Document Detail


Exercise to reduce the escalation of cocaine self-administration in adolescent and adult rats.
MedLine Citation:
PMID:  22752381     Owner:  NLM     Status:  MEDLINE    
Abstract/OtherAbstract:
RATIONALE: Concurrent access to an exercise wheel decreases cocaine self-administration under short access (5 h/day for 5 days) conditions and suppresses cocaine-primed reinstatement in adult rats.
OBJECTIVE: The effect of exercise (wheel running) on the escalation of cocaine intake during long access (LgA, 6 h/day for 26 days) conditions was evaluated.
METHODS: Adolescent and adult female rats acquired wheel running, and behavior was allowed to stabilize for 3 days. They were then implanted with an iv catheter and allowed to self-administer cocaine (0.4 mg/kg, iv) during 6-h daily sessions for 16 days with concurrent access to either an unlocked or a locked running wheel. Subsequently, for ten additional sessions, wheel access conditions during cocaine self-administration sessions were reversed (i.e., locked wheels became unlocked and vice versa).
RESULTS: In the adolescents, concurrent access to the unlocked exercise wheel decreased responding for cocaine and attenuated escalation of cocaine intake irrespective of whether the locked or unlocked condition came first. However, cocaine intake increased when the wheel was subsequently locked for the adolescents that had initial access to an unlocked wheel. Concurrent wheel access either before or after the locked wheel access did not reduce cocaine intake in adults.
CONCLUSIONS: Wheel running reduced cocaine intake during LgA conditions in adolescent but not adult rats, and concurrent access to the running wheel was necessary. These results suggest that exercise prevents cocaine seeking and that this effect is more pronounced in adolescents than adults.
Authors:
Natalie E Zlebnik; Justin J Anker; Marilyn E Carroll
Publication Detail:
Type:  Comparative Study; Journal Article; Research Support, N.I.H., Extramural     Date:  2012-07-03
Journal Detail:
Title:  Psychopharmacology     Volume:  224     ISSN:  1432-2072     ISO Abbreviation:  Psychopharmacology (Berl.)     Publication Date:  2012 Dec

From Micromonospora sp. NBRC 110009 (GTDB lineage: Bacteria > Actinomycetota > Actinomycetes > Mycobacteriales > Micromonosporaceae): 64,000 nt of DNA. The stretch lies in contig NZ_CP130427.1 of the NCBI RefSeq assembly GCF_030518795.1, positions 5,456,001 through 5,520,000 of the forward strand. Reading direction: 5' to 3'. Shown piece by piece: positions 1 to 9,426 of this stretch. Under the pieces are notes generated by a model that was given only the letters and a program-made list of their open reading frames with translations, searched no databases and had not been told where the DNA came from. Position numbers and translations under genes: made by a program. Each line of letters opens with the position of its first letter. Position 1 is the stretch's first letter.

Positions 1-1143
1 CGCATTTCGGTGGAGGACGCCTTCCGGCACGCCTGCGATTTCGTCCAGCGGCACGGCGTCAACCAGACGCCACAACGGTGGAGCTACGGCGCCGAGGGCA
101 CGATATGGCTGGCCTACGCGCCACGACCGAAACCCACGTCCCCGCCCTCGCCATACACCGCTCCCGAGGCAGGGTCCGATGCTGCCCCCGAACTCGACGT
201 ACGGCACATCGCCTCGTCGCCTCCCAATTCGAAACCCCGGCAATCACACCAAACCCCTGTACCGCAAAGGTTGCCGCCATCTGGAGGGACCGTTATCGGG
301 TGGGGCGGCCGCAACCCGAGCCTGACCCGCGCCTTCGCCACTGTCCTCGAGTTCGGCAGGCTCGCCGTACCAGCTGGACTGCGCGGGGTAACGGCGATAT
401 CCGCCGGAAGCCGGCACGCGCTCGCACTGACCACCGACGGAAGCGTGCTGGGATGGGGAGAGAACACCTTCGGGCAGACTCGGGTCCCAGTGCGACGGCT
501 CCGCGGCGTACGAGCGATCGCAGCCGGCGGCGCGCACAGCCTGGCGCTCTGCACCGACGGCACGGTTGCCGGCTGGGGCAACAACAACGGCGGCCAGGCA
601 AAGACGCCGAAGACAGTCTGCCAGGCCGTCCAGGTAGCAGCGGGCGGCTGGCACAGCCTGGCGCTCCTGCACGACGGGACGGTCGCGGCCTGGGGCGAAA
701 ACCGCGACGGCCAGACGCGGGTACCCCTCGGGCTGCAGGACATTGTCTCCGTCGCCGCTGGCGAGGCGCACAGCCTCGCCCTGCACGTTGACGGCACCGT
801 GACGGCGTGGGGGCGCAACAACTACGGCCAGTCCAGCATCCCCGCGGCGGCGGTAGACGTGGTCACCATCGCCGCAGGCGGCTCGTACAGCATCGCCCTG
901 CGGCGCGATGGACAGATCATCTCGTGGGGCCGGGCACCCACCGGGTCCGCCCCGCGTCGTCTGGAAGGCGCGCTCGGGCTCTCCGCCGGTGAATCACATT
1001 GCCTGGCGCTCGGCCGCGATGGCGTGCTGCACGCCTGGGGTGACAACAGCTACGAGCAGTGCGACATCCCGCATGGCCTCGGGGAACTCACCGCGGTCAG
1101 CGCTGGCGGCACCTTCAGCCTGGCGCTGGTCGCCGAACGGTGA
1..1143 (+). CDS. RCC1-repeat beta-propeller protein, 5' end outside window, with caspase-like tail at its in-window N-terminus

Date Detail:
Created Date:  2012-11-15     Completed Date:  2013-04-29     Revised Date:  2013-09-18    
Medline Journal Info:
Nlm Unique ID:  7608025     Medline TA:  Psychopharmacology (Berl)     Country:  Germany    
Other Details:
Languages:  eng     Pagination:  387-400     Citation Subset:  IM    
Affiliation:
Department of Psychiatry, University of Minnesota, MMC 392, Minneapolis, MN 55455, USA. zleb0002@umn.edu
Export Citation:
APA/MLA Format     Download EndNote     Download BibTex
MeSH Terms
Descriptor/Qualifier:
Age Factors
Animals
Behavior, Addictive / psychology*
Behavior, Animal / drug effects*
Central Nervous System Stimulants / administration & dosage*
Cocaine / administration & dosage*
Cocaine-Related Disorders / prevention & control*,  psychology
Conditioning, Operant
Drug-Seeking Behavior / drug effects*
Female
Infusions, Intravenous
Physical Exertion*
Rats
Rats, Wistar
Reinforcement (Psychology)
Running
Self Administration
Time Factors
Grant Support
ID/Acronym/Agency:
K05 DA015267-10/DA/NIDA NIH HHS; R01 DA003240-28/DA/NIDA NIH HHS; T32 GM008471/GM/NIGMS NIH HHS
Chemical
Reg. No./Substance:
0/Central Nervous System Stimulants; 50-36-2/Cocaine
Comments/Corrections

From MEDLINE®/PubMed®, a database of the U.S. National Library of Medicine


Previous Document:  Randomized comparison of near-infrared fluorescence imaging using indocyanine green and 99(m) techne...
Next Document:  A theory of behaviour on progressive ratio schedules, with applications in behavioural pharmacology.